IVF Cost in Canada

Hello Heroes,

So being the self appointed point master, penny pincher, and all around cheap ass in the family, I thought it would be appropriate for me to talk about all the costs, some tips and basic knowledge about IVF and other fertility processes.

Now every fertility journey is different and several of you undergoing or thinking about undergoing IVF will need a wide range of different tests and medication. So I want to stress that this breakdown is Filipa and my journey and it will definitely be different to yours.

Basic Cost

Many fertility clinics have different initial costs, but most range from $7,750 – $12,250 CAD. This cost usually includes cycle monitoring, sperm collection, retrieval of eggs, fresh transfer, and doctor consultation.


Ohh so you thought basic cost included medication, NOPE! Medication is its own beast. Here is where the road diverges into several paths. Every woman going through fertility treatments will have a different combination of drugs. Some of the goodies will include:

  • Luveris ($43)
  • Gonal F ($1055)
  • Estrace ($87)
  • Progesterone in Oil ($90)

Now these drugs are usually taken more then once so don’t let the cost fool you, it is definitely multiplied by some. If you have an insurance plan then awesome, we didn’t. But in some occurrences, they won’t cover all drugs. The insurance companies argue that it is a preexisting condition. So just keep that in mind. Always call ahead and make sure.

Impacting the Costs

Like I said earlier, most woman will have different combinations of tests and medications, so this will definitely alter the costs. But other things that will affect the bottom line are:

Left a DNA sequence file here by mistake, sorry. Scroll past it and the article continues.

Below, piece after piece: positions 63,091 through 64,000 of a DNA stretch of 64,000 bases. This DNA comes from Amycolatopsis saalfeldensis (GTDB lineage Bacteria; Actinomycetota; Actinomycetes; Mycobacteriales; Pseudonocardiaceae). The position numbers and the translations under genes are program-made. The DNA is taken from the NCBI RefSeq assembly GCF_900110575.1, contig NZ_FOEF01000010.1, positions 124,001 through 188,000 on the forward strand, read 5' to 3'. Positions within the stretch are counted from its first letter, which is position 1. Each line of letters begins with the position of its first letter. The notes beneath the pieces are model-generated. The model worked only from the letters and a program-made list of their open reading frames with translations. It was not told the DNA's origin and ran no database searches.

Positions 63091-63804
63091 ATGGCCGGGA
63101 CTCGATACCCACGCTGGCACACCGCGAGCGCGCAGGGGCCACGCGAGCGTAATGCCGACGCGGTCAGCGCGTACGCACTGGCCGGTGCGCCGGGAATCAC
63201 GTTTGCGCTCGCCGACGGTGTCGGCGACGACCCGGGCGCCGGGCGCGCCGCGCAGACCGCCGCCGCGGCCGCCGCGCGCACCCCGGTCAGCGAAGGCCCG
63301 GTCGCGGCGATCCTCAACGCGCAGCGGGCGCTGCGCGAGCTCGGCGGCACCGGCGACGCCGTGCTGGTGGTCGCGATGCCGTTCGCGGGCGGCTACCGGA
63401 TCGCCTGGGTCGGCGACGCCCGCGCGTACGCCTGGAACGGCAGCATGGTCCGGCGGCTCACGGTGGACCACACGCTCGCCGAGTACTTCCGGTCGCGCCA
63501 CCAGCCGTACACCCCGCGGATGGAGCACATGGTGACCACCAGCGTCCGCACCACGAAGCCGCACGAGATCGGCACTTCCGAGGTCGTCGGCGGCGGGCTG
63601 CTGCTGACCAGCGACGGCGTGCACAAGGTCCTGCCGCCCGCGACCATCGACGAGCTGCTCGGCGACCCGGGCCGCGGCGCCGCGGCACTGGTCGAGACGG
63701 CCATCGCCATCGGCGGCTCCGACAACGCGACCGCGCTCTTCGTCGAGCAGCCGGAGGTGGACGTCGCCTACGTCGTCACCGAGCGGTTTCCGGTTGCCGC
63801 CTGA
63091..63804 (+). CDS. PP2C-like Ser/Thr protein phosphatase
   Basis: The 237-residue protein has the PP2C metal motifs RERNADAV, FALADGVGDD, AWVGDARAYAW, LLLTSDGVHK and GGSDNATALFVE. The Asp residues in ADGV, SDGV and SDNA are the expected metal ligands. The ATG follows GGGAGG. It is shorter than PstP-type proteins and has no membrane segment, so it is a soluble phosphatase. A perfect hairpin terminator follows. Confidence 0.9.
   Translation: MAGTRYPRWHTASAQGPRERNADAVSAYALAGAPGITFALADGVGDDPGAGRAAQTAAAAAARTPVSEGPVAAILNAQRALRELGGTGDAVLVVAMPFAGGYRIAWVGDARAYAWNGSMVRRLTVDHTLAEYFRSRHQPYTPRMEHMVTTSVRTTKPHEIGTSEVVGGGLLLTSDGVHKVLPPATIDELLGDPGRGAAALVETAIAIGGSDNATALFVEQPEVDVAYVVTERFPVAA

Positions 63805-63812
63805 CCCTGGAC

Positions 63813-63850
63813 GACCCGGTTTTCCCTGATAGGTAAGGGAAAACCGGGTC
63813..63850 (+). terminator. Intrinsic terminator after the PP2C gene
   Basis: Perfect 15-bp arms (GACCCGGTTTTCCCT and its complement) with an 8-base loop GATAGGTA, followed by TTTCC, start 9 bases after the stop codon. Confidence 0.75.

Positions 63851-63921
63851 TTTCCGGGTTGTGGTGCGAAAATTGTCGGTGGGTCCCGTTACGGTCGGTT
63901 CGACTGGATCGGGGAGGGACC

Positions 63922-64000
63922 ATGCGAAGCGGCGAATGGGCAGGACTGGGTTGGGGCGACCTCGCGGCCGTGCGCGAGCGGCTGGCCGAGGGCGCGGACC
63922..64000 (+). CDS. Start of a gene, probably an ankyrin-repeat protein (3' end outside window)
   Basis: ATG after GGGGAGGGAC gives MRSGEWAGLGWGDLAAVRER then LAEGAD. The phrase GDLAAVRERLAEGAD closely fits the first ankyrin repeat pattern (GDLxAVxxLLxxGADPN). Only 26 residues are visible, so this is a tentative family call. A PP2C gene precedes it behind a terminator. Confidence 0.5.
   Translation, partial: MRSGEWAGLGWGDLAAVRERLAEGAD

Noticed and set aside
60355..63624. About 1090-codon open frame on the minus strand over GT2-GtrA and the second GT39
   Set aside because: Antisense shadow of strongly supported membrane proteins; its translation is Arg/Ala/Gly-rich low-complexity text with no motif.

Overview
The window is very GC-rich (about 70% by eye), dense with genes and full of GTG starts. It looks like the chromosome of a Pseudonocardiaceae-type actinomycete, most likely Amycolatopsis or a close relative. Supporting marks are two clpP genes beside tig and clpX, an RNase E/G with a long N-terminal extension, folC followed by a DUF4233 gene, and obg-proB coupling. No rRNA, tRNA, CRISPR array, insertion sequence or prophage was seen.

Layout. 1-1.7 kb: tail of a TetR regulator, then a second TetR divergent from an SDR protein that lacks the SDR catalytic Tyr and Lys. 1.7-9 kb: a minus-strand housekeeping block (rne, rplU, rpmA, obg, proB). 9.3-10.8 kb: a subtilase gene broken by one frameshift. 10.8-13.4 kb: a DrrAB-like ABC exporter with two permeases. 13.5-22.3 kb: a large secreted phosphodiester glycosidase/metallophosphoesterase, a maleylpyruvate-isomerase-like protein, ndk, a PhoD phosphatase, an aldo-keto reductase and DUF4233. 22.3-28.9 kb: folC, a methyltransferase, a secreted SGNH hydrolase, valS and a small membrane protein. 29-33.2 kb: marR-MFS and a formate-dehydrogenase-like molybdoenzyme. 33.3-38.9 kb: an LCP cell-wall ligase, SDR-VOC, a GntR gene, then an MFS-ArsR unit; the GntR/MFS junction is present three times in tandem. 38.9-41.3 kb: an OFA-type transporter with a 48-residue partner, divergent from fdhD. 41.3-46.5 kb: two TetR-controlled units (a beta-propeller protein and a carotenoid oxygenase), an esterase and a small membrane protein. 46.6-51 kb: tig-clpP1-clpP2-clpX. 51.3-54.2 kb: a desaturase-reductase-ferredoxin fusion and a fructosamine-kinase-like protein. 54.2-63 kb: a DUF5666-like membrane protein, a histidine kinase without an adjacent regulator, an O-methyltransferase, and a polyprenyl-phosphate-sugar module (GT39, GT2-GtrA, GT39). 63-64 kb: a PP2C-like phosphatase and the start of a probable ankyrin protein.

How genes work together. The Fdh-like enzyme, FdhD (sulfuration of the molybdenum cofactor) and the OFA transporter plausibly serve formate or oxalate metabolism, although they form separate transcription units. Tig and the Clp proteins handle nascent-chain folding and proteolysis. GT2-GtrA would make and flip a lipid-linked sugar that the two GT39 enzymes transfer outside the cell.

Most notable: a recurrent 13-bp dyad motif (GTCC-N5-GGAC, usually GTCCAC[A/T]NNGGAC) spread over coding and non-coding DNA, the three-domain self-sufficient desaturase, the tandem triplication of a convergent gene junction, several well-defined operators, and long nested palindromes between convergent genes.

• # of Cycles Needed (this isn’t an exact science yet, and our bodies tend to do what they want)
  • If you need a frozen embryo transfer ($1200)
  • Surrogacy may be required
  • Costs varying between clinics
  • Extras (acupuncture, spa days, small getaways)

Provincial Government Funding

In Canada, there are currently 4 provinces that offer some support/assistance to residents going through fertility treatments.

  • Ontario: ONE IVF cycle per lifetime for all women under the age of 43, this doesn’t include medication, just the basic cost is covered here. The wait list is not horrible and can range from 4-12 months.
  • Manitoba: They offer a provincial tax credit worth 40% of treatment cost to a max of $8000 per year.
  • New Brunswick: One-time grant of $5000. Residents can claim up to 50% of incurred costs.
  • Quebec: These guys are pretty under the radar of their assistance, they just offer a tax credit. No further details. I believe it would be for the total treatment cost. But don’t quote me on this.

Federal Tax Credits

On a federal level, when you are doing your taxes, make sure you claim IVF under the Medical Expenses Tax Credit. They offer 3% of your net income or $2,268 whichever is less. The tax credit on the amount remaining is then dependent on your tax bracket. Read more here.

If IVF is your next stage, then I am truly excited for you. But please remember get your ducks in a row before hand. This is a delicate process and your stress levels need to be in check. If you have any questions or concerns the clinic is a great resource and oddly enough your accountant can help with all the financial stuff. OR ME! Give me a shout if you have questions or concerns and I’ll do my best to help you out.

Thanks guys!

Instahusband Out,



  1. December 12, 2019 / 2:04 am

    Wow, that’s a lot indeed. Anyway, this is super informative. Thanks for sharing dear!

    Jessica | notjessfashion.com

  2. Kelly
    July 31, 2020 / 6:38 pm

    This is a great post but misleading on the IVF wait times for Ontario. My clinic was 12- 18 months and I wish I knew ahead of time to ask about the wait list. You also only get “on the list” after certain protocol takes place, which is up toneaxh individual doctor. That means that every single clinic and doctor has a different way of doling out their funding, resulting in great disparity. Also the costs of the drugs above vary greatly, so call around and check with pharmacies.

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